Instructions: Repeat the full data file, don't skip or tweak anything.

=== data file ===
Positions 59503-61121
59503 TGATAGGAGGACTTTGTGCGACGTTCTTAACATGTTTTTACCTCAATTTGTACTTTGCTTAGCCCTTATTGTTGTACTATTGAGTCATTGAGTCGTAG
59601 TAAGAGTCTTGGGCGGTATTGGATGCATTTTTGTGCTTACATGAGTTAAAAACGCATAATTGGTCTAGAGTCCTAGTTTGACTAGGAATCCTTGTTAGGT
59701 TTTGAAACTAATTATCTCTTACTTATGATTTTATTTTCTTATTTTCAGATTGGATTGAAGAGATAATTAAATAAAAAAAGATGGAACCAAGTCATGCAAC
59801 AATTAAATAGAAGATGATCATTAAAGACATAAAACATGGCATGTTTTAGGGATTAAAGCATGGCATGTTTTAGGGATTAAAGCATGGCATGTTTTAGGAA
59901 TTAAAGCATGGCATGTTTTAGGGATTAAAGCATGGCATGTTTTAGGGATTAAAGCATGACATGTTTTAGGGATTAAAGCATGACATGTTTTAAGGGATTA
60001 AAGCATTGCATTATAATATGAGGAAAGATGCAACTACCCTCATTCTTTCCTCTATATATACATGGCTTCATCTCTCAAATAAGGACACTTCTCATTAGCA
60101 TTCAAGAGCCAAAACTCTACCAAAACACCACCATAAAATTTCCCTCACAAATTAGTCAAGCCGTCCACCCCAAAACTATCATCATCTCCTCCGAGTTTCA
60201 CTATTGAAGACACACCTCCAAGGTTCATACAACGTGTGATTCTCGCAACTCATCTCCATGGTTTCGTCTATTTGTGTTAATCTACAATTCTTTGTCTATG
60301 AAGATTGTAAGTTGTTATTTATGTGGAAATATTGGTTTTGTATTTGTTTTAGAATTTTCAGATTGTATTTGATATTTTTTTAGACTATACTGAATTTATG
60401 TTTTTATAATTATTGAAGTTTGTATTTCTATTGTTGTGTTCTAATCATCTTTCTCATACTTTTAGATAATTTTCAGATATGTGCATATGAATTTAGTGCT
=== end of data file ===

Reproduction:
Positions 59503-61121
59503 TGATAGGAGGACTTTGTGCGACGTTCTTAACATGTTTTTACCTCAATTTGTACTTTGCTTAGCCCTTATTGTTGTACTATTGAGTCATTGAGTCGTAG
59601 TAAGAGTCTTGGGCGGTATTGGATGCATTTTTGTGCTTACATGAGTTAAAAACGCATAATTGGTCTAGAGTCCTAGTTTGACTAGGAATCCTTGTTAGGT
59701 TTTGAAACTAATTATCTCTTACTTATGATTTTATTTTCTTATTTTCAGATTGGATTGAAGAGATAATTAAATAAAAAAAGATGGAACCAAGTCATGCAAC
59801 AATTAAATAGAAGATGATCATTAAAGACATAAAACATGGCATGTTTTAGGGATTAAAGCATGGCATGTTTTAGGGATTAAAGCATGGCATGTTTTAGGAA
59901 TTAAAGCATGGCATGTTTTAGGGATTAAAGCATGGCATGTTTTAGGGATTAAAGCATGACATGTTTTAGGGATTAAAGCATGACATGTTTTAAGGGATTA
60001 AAGCATTGCATTATAATATGAGGAAAGATGCAACTACCCTCATTCTTTCCTCTATATATACATGGCTTCATCTCTCAAATAAGGACACTTCTCATTAGCA
60101 TTCAAGAGCCAAAACTCTACCAAAACACCACCATAAAATTTCCCTCACAAATTAGTCAAGCCGTCCACCCCAAAACTATCATCATCTCCTCCGAGTTTCA
60201 CTATTGAAGACACACCTCCAAGGTTCATACAACGTGTGATTCTCGCAACTCATCTCCATGGTTTCGTCTATTTGTGTTAATCTACAATTCTTTGTCTATG
60301 AAGATTGTAAGTTGTTATTTATGTGGAAATATTGGTTTTGTATTTGTTTTAGAATTTTCAGATTGTATTTGATATTTTTTTAGACTATACTGAATTTATG
60401 TTTTTATAATTATTGAAGTTTGTATTTCTATTGTTGTGTTCTAATCATCTTTCTCATACTTTTAGATAATTTTCAGATATGTGCATATGAATTTAGTGCT